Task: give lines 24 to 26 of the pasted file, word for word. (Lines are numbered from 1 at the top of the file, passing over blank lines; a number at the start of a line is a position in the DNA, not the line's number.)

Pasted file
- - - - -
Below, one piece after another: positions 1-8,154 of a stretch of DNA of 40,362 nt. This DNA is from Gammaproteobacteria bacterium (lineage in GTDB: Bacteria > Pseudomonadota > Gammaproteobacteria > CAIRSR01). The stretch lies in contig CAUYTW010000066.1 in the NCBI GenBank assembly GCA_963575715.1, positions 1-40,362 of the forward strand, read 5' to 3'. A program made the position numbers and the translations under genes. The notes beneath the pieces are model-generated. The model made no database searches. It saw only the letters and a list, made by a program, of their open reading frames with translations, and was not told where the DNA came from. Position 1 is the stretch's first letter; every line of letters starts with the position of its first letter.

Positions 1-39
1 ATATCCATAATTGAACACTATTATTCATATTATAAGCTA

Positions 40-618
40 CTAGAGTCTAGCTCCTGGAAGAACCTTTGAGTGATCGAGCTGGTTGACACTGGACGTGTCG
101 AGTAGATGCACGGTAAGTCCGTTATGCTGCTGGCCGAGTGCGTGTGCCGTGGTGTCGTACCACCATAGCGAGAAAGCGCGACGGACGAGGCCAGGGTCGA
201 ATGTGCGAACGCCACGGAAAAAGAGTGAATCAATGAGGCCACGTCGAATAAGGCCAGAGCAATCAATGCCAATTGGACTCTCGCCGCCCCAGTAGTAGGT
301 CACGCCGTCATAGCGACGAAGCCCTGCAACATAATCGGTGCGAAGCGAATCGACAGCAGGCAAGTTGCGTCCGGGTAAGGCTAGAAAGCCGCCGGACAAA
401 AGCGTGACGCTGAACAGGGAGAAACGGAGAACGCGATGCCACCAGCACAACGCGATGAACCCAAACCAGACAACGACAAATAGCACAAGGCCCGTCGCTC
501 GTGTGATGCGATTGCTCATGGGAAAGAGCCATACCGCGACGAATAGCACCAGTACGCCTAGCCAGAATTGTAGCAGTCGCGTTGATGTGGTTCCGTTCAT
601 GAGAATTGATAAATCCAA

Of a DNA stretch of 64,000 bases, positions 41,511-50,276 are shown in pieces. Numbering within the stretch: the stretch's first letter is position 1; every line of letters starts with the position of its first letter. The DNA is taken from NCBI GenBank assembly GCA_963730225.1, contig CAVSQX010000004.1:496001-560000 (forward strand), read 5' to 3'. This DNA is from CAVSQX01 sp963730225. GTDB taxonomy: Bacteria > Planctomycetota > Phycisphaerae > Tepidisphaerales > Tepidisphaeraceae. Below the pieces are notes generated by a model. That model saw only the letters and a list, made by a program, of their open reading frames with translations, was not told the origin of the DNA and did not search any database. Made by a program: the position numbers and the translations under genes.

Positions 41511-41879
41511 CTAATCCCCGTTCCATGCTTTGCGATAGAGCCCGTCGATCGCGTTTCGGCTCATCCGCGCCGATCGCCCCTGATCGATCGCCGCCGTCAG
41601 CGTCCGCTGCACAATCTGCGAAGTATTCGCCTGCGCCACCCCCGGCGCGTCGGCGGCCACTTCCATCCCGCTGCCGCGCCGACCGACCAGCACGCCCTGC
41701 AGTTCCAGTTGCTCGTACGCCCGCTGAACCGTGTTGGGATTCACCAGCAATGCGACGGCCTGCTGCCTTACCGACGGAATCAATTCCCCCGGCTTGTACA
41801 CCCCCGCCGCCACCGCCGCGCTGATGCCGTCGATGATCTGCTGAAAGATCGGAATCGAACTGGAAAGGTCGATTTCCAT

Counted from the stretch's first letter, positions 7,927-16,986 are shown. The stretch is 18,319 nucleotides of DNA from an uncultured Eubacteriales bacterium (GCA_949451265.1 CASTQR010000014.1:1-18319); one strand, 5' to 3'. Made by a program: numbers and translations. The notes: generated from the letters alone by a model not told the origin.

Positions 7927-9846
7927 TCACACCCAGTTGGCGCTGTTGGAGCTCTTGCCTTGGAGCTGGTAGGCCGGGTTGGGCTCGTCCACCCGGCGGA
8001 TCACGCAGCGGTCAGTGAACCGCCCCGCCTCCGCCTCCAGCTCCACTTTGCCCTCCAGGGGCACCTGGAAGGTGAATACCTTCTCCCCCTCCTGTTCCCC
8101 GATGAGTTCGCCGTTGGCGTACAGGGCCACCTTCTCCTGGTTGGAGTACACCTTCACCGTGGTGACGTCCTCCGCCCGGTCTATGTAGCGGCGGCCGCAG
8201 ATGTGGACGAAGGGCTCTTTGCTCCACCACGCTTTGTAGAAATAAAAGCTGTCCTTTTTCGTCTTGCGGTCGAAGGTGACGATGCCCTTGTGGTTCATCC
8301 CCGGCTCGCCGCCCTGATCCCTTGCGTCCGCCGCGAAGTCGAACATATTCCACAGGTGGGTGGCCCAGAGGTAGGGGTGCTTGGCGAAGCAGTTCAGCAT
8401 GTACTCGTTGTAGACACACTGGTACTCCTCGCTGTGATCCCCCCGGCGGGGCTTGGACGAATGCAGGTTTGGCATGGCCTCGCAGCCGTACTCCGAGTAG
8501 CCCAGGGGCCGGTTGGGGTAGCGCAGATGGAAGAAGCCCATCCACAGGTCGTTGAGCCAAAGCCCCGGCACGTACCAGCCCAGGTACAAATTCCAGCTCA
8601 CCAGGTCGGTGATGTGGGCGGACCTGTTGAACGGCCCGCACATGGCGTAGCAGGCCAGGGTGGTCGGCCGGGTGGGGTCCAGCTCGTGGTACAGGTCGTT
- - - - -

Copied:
8301 CCGGCTCGCCGCCCTGATCCCTTGCGTCCGCCGCGAAGTCGAACATATTCCACAGGTGGGTGGCCCAGAGGTAGGGGTGCTTGGCGAAGCAGTTCAGCAT
8401 GTACTCGTTGTAGACACACTGGTACTCCTCGCTGTGATCCCCCCGGCGGGGCTTGGACGAATGCAGGTTTGGCATGGCCTCGCAGCCGTACTCCGAGTAG
8501 CCCAGGGGCCGGTTGGGGTAGCGCAGATGGAAGAAGCCCATCCACAGGTCGTTGAGCCAAAGCCCCGGCACGTACCAGCCCAGGTACAAATTCCAGCTCA